California legislators are considering a bill that would bar insurers… (EPA )
I’m one of those non-smoking California types who has grown “allergic” to smoking. Can’t stand to be around people who smoke, can’t stand the way they stink up the joint, can’t stand to look at an ashtray full of butts.
The other day at a Santa Monica restaurant, the hostess seated a group next to my table and the whiff of tobacco — which came in on their clothes — permeated the air like rancid perfume. It almost ruined the taste of my vegan lasagna. That is a crime in these parts.
Like lots of people who enjoy their vices, smokers like to invoke their constitutional right to light up. I don’t dispute that. So feel free to get lung cancer, American freedom fighter, but don’t forget that the rest of us are sucking up your second-hand smoke and helping foot your considerably heftier medical bills.
Should smokers pay higher health premiums? Congress thinks so. President Obama’s Affordable Care Act, which goes into effect in 2014, gives health insurers the right to jack up premiums for people who smoke.
The Associated Press calculated that a 55-year-old smoker might pay as much as $4,250 extra a year, while a 60-year-old smoker might have to pay an additional $5,100.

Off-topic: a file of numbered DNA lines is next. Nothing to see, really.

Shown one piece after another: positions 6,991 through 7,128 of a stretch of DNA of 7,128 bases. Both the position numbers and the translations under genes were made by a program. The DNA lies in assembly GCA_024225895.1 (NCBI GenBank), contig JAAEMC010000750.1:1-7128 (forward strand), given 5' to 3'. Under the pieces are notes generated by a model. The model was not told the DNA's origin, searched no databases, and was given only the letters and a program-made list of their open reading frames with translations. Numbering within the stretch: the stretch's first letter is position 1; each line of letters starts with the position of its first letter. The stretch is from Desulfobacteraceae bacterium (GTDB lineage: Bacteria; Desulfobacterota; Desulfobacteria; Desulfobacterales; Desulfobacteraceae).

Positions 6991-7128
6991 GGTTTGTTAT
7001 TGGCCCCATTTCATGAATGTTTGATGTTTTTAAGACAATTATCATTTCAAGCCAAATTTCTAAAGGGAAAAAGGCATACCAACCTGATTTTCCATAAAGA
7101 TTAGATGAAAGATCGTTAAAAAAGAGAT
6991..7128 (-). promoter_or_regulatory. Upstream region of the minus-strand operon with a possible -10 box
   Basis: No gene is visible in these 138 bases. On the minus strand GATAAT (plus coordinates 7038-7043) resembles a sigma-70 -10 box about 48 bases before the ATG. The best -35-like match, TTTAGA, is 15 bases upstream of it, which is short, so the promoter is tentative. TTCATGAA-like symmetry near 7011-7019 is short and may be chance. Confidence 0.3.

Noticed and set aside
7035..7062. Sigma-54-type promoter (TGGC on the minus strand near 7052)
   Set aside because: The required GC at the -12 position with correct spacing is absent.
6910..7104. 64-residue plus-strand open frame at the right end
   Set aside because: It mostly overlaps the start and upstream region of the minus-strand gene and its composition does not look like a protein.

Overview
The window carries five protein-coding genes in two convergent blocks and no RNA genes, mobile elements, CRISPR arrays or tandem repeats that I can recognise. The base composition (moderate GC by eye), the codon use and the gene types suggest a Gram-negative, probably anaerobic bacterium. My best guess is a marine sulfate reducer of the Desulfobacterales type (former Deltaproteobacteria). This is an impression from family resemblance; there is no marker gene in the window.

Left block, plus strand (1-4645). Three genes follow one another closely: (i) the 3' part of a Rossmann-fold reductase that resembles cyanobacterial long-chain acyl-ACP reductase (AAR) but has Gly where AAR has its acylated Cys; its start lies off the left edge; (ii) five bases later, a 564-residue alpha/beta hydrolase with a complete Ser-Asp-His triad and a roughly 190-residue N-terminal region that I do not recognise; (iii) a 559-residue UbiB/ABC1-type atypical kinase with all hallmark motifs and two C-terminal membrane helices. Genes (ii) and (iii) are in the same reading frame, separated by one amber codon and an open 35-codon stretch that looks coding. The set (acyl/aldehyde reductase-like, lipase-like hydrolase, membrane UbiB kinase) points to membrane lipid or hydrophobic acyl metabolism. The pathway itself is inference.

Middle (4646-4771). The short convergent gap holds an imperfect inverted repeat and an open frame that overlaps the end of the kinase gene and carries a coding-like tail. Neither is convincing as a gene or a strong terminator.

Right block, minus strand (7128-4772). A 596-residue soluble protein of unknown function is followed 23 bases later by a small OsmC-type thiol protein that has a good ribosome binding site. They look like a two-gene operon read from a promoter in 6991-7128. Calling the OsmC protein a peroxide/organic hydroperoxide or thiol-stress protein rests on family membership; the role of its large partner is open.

That’s a massive penalty, especially because the very people who can least afford higher premiums are the ones who tend to be smokers: poor folks.
In California, according to the Institute for Health Policy Solutions, smoking rates are well below the national average (12.1% vs. 19.3% in 2010). But poor Californians smoke more than the national average. In 2008, the institute says, nearly 20% of Californians with household incomes less than $20,000 smoked, while only 7.8% of Californians with household incomes more than $150,000 were smokers.
California legislators are considering a bill that will bar insurers from charging smokers higher premiums.
“It’s more important than ever that smokers have healthcare coverage and access to smoking cessation treatment to help them stop smoking,” said Sacramento Assemblyman Richard Pan, a pediatrician who introduced the bill. “That’s a more important goal than trying to penalize them for smoking.”
So far he hasn’t heard from anyone who thinks the bill is bad public policy. “I have not had any insurers come to me and say, ‘We should have higher premiums,’” Pan said.
Charging smokers for their habit, he said, would not make them stop smoking. “What they would do is go uninsured.”